Supplemental Security Income (“SSI”) is a federal program administered by the the Social Security Administration.

Eligibility for SSI

Supplemental Security Income

It is for people with limited income and assets, similar to Medicaid.  If you get SSI,  you will also get Medicaid.  It is not a lot of money, but is is a lifesaver for disabled people who cannot work.   In NY and CT, the state adds some money to the monthly benefit the federal government provides.


It is all a bit confusing, but it should not be confused with Social Security Disability Insurance (SSDI”).  SSDI is a Social Security program that covers you if you become disabled before you reach retirement age and aren’t able to work.  SSDI is based on your contributions to the Social Security System and is not based on need.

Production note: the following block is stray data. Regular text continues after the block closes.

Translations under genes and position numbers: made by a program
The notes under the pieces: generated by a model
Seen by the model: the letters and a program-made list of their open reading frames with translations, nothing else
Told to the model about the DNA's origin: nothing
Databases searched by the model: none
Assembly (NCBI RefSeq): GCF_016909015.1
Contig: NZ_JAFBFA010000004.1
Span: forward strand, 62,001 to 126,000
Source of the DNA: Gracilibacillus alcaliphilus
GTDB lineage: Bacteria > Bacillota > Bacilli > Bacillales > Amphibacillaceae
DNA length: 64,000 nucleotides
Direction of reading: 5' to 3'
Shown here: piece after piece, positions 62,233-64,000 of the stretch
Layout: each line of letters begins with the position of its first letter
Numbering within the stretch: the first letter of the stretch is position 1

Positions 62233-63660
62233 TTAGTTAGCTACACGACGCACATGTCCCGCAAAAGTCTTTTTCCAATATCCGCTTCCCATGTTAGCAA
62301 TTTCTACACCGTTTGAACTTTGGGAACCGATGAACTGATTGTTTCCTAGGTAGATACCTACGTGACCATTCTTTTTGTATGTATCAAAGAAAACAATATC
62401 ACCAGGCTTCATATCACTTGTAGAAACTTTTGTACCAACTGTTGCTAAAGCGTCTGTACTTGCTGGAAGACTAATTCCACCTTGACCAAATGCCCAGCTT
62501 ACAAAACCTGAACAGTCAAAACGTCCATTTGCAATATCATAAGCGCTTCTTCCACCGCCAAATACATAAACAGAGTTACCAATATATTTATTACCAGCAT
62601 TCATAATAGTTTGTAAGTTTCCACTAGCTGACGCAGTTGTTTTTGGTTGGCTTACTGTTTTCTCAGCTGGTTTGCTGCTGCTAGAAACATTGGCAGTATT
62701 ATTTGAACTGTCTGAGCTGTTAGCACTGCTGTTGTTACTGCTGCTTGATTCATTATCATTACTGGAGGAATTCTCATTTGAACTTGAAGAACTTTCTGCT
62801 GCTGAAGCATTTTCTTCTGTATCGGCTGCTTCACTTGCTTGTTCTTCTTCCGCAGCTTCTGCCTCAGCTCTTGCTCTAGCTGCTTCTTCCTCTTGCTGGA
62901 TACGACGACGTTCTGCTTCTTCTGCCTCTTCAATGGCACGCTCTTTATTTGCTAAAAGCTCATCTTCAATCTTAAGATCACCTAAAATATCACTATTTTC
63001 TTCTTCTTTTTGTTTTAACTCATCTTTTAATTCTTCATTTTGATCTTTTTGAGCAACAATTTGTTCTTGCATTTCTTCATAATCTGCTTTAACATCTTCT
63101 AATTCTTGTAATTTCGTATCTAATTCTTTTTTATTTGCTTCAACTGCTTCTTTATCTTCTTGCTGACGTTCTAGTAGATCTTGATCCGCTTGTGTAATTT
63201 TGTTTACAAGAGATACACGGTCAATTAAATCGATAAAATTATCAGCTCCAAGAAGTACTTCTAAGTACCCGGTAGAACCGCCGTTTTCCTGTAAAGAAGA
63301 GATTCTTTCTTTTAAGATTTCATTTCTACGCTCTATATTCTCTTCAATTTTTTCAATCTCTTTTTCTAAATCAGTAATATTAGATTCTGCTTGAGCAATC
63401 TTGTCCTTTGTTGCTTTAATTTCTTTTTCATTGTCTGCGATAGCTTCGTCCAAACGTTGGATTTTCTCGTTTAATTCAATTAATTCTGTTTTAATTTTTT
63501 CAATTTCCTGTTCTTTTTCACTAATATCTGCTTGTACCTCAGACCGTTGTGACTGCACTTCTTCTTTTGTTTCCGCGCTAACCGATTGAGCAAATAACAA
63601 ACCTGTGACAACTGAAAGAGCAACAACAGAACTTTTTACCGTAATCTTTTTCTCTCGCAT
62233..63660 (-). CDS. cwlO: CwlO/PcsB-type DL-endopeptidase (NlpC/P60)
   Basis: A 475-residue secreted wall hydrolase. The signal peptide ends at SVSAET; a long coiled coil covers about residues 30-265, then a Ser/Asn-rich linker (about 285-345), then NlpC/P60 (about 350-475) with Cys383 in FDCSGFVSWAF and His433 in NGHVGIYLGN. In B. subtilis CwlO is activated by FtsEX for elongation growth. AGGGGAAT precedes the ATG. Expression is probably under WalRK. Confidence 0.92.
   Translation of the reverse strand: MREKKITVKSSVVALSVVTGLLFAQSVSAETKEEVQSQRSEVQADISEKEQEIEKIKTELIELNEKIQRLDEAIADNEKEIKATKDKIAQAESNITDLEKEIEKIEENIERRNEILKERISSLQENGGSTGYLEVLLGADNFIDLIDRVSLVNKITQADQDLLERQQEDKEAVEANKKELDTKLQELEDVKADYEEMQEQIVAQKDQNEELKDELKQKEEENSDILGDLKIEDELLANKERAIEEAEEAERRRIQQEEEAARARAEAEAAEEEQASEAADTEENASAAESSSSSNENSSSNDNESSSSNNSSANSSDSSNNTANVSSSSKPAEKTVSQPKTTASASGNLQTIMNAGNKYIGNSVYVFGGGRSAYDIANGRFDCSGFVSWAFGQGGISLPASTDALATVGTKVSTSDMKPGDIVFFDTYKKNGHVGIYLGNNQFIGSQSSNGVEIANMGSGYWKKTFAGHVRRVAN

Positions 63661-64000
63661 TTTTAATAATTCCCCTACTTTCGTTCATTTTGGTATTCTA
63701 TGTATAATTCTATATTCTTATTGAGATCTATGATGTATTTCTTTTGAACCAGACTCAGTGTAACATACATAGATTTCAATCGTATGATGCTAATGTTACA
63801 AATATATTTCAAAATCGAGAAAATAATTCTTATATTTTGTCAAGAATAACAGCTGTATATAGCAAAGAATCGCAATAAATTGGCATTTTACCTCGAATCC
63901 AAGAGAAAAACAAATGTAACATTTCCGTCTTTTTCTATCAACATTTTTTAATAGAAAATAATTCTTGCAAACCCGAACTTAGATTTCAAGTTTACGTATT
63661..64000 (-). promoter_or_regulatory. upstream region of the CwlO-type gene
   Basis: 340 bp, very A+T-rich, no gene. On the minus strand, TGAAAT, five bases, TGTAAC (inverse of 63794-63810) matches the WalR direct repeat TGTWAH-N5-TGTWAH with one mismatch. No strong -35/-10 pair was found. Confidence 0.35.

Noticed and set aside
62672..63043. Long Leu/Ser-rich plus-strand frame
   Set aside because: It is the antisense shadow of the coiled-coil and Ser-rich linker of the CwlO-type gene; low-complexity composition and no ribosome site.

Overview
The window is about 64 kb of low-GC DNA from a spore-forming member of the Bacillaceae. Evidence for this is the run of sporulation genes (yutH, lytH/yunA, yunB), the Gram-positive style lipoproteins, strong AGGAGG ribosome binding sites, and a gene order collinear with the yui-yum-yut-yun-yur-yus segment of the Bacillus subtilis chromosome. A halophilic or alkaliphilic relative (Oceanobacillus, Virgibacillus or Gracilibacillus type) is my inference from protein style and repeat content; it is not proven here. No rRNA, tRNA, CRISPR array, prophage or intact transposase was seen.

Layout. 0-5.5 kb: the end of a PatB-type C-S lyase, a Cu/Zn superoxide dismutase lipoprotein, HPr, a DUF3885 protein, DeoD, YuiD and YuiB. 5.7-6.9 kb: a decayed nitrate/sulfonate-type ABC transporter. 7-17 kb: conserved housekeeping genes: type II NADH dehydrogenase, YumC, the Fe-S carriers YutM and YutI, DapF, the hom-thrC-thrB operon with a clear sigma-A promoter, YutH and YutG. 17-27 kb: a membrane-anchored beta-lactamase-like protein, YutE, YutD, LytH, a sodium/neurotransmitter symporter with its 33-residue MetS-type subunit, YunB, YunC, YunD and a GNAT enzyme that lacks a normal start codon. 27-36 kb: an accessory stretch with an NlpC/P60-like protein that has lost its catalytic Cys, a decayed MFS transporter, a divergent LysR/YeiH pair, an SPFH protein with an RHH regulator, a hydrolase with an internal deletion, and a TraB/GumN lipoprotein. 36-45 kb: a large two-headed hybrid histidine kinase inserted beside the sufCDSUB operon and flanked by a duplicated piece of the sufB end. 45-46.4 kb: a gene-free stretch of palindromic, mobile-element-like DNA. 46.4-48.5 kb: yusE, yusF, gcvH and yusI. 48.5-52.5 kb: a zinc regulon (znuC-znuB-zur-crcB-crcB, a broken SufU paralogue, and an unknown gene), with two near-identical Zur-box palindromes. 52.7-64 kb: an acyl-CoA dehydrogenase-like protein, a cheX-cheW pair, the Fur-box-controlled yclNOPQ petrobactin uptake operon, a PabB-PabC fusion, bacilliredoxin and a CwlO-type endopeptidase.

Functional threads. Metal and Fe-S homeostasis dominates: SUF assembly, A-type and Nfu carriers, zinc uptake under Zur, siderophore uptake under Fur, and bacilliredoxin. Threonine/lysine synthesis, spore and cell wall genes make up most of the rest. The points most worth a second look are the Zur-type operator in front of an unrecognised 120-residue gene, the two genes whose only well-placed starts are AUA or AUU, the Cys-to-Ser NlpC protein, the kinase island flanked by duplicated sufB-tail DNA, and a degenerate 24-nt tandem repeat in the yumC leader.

SSI Summary

SSI is for people who are disabled, blind, or age 65 or older.

SSI is paid as a monthly benefit.

SSI beneficiaries also receive food stamps in NY and CT.

SSI Asset and Income Limits

To get SSI, your assets have to be less than $2K ($3K for couples) and your monthly income less than $733 ($1,100 couples) in 2015.   You are allowed to keep some assets such as a home, car and things needed for work.  If you are working, only half your paycheck counts against the income limit.

Special Needs Trusts and ABLE Accounts

One of the primary planning tools for SSI recipients is the Special Needs Trust, Pooled Trust or ABLE account.

In addition, Special Needs Trusts and ABLE accounts can often allow you to have assets and still receive SSI. These Trusts are authorized by Section 1917(d)(4)(A) and (C) of the Social Security Act.

Getting on SSI and then maintaining eligibility may be very confusing and difficult and the right lawyer can help walk you through the process, protect your assets and maximize your income.